• Over the last three years, 58% of our sample companies sought shareholder approval of a new
    employee stock plan share authorization.
  • The median size of the requests was approximately 4% of common shares outstanding, with slight variation based on company size and year of request.

Looking Forward

  • If companies face sustained stock price decreases for the remainder of 2020 and into 2021, we would expect to see increased FVT rates as the result of companies granting more shares to offset the market decline.
  • For reference, following the market crash of 2008 there was a 22% increase in FVT at the median when comparing grants made in Q1 2009 to Q1 2008.
  • In 2009, we observed large cap companies take a “split-the-difference” approach where the number of shares granted was increased to offset half of the decline in grant value due to a lower stock price, whereas small cap companies had a decline in the grant values that was closer to the decline in stock prices.

Overview and Methodology

Research Sample

This study is based on a sample of 300 U.S. public companies equally divided among small-, mid- and large-cap segments (100 companies in each) and further classified into five industries: energy, financials, industrials, retail, and technology (60 companies in each). Industry classifications are based on Standard & Poor’s Global Industry Classification Standard (GICS) Industry Group codes. For a complete list of the companies included in this study, refer to pages 26-28 of the complete publication.

Market capitalization and trailing 12-month revenue as of June 30, 2020 are shown below:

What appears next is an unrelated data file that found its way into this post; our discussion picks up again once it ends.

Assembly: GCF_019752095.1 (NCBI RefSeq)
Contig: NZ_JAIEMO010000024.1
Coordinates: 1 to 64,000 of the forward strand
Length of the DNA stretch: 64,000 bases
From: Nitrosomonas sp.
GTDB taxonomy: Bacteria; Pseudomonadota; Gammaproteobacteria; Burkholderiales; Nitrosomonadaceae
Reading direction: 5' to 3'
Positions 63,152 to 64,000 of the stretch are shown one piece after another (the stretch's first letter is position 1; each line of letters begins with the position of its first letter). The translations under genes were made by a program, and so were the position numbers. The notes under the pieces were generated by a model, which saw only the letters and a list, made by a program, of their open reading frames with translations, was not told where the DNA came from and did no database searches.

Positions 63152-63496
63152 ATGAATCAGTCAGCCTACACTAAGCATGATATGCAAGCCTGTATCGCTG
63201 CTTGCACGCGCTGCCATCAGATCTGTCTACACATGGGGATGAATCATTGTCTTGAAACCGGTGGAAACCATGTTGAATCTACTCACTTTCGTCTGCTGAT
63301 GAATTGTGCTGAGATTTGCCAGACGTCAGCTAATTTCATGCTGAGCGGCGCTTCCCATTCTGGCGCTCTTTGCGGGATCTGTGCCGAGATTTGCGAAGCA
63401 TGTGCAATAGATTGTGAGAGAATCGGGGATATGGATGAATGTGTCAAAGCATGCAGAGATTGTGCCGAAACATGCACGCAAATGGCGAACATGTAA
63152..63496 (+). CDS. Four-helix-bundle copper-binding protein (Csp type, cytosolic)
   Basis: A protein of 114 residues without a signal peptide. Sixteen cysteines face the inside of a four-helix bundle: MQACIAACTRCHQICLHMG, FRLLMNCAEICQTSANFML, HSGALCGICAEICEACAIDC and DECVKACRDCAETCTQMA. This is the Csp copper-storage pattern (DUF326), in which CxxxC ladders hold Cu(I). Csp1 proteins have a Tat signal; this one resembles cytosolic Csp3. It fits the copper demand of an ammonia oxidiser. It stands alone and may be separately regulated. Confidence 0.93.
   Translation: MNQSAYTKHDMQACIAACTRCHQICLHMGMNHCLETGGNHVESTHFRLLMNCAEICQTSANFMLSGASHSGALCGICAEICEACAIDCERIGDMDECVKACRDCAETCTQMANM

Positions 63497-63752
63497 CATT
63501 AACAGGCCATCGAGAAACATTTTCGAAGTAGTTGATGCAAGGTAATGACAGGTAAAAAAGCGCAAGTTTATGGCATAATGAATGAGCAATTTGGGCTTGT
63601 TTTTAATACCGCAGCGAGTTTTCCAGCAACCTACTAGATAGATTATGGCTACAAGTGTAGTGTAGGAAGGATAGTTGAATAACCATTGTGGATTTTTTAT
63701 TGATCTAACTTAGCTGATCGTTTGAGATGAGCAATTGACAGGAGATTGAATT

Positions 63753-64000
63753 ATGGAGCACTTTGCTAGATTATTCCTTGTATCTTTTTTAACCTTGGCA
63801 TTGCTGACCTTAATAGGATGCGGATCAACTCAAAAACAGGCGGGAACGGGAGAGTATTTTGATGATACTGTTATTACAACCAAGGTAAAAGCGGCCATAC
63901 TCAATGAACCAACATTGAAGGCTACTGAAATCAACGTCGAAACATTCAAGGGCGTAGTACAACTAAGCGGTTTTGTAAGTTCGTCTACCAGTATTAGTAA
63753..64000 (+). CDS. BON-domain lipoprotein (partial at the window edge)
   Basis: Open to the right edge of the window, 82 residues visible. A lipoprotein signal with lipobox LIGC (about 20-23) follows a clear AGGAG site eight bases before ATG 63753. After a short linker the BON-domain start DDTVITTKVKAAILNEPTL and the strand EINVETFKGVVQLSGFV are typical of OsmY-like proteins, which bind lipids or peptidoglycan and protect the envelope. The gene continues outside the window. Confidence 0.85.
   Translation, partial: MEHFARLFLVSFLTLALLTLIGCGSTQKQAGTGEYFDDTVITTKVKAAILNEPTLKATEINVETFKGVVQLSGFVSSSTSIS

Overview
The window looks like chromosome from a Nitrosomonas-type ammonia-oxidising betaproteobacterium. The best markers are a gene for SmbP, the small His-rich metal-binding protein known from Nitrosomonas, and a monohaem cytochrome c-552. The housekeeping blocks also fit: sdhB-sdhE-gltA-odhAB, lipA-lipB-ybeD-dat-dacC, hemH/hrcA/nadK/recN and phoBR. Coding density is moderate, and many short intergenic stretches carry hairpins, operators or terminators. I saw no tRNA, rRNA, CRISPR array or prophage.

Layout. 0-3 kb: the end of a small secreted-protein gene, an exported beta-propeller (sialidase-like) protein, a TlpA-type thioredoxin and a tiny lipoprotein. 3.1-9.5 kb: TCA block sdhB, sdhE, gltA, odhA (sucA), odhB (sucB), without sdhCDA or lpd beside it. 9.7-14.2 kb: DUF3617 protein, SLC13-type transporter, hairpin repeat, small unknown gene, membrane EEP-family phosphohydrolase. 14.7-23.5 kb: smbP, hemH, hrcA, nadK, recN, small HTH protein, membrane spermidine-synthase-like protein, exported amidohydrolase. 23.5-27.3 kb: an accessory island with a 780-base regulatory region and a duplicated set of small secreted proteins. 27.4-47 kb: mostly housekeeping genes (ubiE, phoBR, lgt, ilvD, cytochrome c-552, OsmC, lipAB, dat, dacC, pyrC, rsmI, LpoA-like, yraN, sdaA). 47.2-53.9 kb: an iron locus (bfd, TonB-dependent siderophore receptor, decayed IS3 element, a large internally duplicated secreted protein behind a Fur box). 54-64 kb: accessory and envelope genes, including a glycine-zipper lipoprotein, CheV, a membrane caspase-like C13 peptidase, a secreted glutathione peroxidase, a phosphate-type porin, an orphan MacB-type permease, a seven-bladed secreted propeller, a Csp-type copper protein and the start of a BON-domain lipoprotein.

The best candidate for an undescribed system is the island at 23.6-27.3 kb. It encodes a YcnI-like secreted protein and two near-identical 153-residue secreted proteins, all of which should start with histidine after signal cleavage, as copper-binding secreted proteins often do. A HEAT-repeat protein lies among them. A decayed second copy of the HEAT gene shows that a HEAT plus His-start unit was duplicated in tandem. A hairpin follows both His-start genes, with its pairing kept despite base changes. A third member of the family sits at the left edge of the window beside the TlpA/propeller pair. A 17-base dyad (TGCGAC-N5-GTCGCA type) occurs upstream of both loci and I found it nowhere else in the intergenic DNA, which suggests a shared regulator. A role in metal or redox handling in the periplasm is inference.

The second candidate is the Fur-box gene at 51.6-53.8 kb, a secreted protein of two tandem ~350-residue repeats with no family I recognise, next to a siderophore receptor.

Annual Share Usage

  • Measures the company’s annual share usage rate as a percentage of weighted average basic common shares outstanding (i.e., the “run rate” or “burn rate”).
  • Unlike other measures such as FVT, does not consider relative differences in cost between stock options and full-value shares such as restricted stock or RSUs.

Fair Value Transfer (FVT)

  • Measures the aggregate pre-tax compensation cost of grants made in each year (the cost of which will likely be spread over multiple years for profit and loss purposes), and divides by weighted-average market cap to make cost proportionate to company size.

Grant Date Fair Value of All Long-Term Incentive Awards Made During Year


Company Market Capitalization

  • Unlike traditional share usage, differentiates the cost impact of various grant types (i.e., recognizes that an option has a lower cost than a full-value share).
  • Alternatively, can also be expressed as a percentage of revenue instead of market capitalization.


  • Measures the extent to which stockholders may be diluted by outstanding and future equity awards.
  • Can be calculated in three different ways:
    1. Percentage of shares already granted and still outstanding and/or unvested as a percentage of fully diluted shares outstanding (i.e., common shares outstanding plus outstanding/unvested grants).
    2. Same as (1) above, except adding shares available for future grant to both the numerator and denominator.
    3. Value of shares already granted and still outstanding and/or unvested as a percentage of market capitalization.
      • Stock options are valued based on a Black-Scholes model that accounts for changes in the intrinsic value of outstanding options since the date of grant and updates other key inputs.

Top 5 Officer Allocation

  • Measures the percentage of total share grants during the year allocated to the CEO and to the Top 5 proxy officers.
  • Provides perspective on how deep a company grants equity in the organization as well as the distribution of long-term incentives among the eligible population.

Summary Exhibits

The following section includes summary charts presenting data for the full sample.

The complete publication is available here.